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Milky Way found to be too big for its ‘cosmological wall’

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Milky Way found to be more unique than previously thought
A lonely Milky Way Analogue galaxy, too massive for its wall. The background image shows the distribution of dark matter (green and blue) and galaxies (here seen as tiny yellow dots) in a thin slice of the cubic volume in which we expect to find one of such rare massive galaxies. Credit: Images: Miguel A. Aragon-Calvo. Simulation data: Illustris TNG project

Is the Milky Way special, or, at least, is it in a special place in the universe? An international team of astronomers has found that the answer to that question is yes, in a way not previously appreciated. A new study shows that the Milky Way is too big for its “cosmological wall,” something yet to be seen in other galaxies. The new research is published in Monthly Notices of the Royal Astronomical Society.

A cosmological wall is a flattened arrangement of galaxies found surrounding other galaxies, characterized by particularly empty regions called “voids” on either side of it. These voids seem to squash the galaxies together into a pancake-like shape to make the flattened arrangement. This wall environment, in this case called the Local Sheet, influences how the Milky Way and rotate around their axes, in a more organized way than if we were in a random place in the universe, without a wall.

Typically, galaxies tend to be significantly smaller than this so-called wall. The Milky Way is found to be surprisingly massive in comparison to its cosmological wall, a rare cosmic occurrence.

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The new findings are based on a state-of-the-art computer simulation, part of the IllustrisTNG project. The team simulated a volume of the universe nearly a billion light-years across that contains millions of galaxies. Only a handful—about a millionth of all the galaxies in the simulation—were as “special” as the Milky Way, i.e., both embedded in a cosmological wall like the Local Sheet, and as massive as our home galaxy.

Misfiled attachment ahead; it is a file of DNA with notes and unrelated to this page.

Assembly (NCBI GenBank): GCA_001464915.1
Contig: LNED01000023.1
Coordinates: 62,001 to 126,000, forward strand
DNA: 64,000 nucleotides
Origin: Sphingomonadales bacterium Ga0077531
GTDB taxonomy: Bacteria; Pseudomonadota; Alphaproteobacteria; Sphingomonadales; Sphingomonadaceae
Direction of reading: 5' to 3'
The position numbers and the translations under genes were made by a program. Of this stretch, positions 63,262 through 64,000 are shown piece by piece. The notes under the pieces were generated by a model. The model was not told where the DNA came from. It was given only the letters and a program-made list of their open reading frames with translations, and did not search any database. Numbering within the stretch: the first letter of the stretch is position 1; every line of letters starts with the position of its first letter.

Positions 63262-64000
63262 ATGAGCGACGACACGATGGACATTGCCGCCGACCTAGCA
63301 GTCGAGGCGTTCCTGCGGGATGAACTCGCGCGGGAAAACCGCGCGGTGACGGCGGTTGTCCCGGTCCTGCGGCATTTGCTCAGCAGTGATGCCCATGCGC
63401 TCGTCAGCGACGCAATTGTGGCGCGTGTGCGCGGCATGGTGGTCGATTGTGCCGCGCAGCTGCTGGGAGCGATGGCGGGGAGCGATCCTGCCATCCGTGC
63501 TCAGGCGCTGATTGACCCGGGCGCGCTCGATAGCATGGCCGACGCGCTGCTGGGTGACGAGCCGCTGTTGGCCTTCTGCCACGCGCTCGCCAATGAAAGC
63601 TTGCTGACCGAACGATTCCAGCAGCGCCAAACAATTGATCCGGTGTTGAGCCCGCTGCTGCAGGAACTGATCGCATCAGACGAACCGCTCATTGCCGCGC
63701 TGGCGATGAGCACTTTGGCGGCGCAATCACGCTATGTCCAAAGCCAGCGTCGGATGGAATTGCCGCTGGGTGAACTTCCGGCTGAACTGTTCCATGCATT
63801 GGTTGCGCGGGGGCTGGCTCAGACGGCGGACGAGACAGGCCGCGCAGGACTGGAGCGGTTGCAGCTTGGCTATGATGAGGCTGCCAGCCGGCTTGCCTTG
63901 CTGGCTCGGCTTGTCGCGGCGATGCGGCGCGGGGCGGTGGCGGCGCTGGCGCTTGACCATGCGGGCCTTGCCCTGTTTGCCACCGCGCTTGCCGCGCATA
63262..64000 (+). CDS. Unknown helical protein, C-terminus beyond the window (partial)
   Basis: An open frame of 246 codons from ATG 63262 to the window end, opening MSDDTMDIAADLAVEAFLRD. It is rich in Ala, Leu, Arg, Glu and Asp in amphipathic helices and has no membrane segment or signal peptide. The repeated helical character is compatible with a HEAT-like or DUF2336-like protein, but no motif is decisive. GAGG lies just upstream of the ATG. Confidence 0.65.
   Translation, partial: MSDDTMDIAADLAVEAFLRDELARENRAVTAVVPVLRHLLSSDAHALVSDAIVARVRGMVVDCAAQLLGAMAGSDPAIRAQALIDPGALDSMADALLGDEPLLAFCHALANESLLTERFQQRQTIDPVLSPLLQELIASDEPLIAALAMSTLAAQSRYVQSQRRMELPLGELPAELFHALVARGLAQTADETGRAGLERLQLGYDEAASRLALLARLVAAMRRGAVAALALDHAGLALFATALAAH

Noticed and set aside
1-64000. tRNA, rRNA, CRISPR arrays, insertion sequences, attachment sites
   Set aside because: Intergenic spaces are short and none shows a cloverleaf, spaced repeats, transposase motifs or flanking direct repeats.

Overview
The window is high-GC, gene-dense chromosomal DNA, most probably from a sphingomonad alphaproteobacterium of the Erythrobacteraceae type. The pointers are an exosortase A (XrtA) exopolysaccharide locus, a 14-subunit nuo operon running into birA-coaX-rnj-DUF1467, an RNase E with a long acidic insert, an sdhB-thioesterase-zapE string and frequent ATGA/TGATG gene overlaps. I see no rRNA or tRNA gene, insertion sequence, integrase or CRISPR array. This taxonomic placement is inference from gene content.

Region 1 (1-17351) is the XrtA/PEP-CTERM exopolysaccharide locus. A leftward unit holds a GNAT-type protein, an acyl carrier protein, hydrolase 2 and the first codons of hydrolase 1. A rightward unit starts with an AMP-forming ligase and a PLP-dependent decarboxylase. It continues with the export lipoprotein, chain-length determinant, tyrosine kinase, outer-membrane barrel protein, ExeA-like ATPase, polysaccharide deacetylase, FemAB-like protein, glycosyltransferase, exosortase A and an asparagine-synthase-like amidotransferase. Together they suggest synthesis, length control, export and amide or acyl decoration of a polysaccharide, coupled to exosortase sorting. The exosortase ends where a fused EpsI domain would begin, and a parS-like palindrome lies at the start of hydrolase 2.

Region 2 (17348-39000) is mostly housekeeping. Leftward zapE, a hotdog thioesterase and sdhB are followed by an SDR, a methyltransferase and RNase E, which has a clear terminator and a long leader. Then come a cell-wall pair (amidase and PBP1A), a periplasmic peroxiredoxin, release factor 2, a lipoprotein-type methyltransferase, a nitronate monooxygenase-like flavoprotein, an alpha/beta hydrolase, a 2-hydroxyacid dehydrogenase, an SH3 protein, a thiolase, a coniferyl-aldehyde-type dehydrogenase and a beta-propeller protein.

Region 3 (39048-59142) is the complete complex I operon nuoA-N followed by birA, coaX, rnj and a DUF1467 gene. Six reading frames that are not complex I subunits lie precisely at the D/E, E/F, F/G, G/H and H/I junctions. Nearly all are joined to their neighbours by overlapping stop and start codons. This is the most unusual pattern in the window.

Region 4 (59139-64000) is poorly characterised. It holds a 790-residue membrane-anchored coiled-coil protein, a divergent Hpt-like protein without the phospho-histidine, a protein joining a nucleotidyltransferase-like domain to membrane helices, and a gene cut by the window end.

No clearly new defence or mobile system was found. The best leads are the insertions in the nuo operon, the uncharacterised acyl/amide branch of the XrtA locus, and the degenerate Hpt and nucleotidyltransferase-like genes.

According to the team, it may be necessary to take into account the special environment around the Milky Way when running simulations, to avoid a so-called “Copernican bias” in making scientific inference from the galaxies around us. This bias, describing the successive removal of our special status in the nearly 500 years since Copernicus demoted the Earth from being at the center of the cosmos, would come from assuming that we reside in a completely average place in the universe. To simulate observations, astronomers sometimes assume that any point in a simulation such as IllustrisTNG is as good as any, but the team’s findings indicate that it may be important to use precise locations to make such measurements.

“So the Milky Way is, in a way, special,” said research lead Miguel Aragón. “The Earth is very obviously special, the only home of life that we know. But it’s not the center of the universe, or even the solar system. And the sun is just an ordinary star among billions in the Milky Way. Even our galaxy seemed to be just another among billions of others in the .”

“The Milky Way doesn’t have a particularly special mass, or type. There are lots of spiral galaxies that look roughly like it,” Joe Silk, another of the researchers, said. “But it is rare if you take into account its surroundings. If you could see the nearest dozen or so large galaxies easily in the sky, you would see that they all nearly lie on a ring, embedded in the Local Sheet. That’s a little bit special in itself. What we newly found is that other walls of galaxies in the universe like the Local Sheet very seldom seem to have a galaxy inside them that’s as massive as the Milky Way.”

“You might have to travel a half a billion from the Milky Way, past many, many , to find another cosmological wall with a galaxy like ours,” Aragón said. He adds, “That’s a couple of hundred times farther away than the nearest large galaxy around us, Andromeda.”

“You do have to be careful, though, choosing properties that qualify as ‘special,'” Neyrinck, another member of the team, said. “If we added a ridiculously restrictive condition on a galaxy, such as that it must contain the paper we wrote about this, we would certainly be the only galaxy in the observable like that. But we think this ‘too big for its wall’ property is physically meaningful and observationally relevant enough to call out as really being special.”

More information:
M A Aragon-Calvo et al, The unusual Milky Way-local sheet system: implications for spin strength and alignment, Monthly Notices of the Royal Astronomical Society: Letters (2022). DOI: 10.1093/mnrasl/slac161

Citation:
Milky Way found to be too big for its ‘cosmological wall’ (2023, January 23)
retrieved 23 January 2023
from https://phys.org/news/2023-01-milky-big-cosmological-wall.html

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Eta Aquariids meteor shower: Fireball streaks across BC sky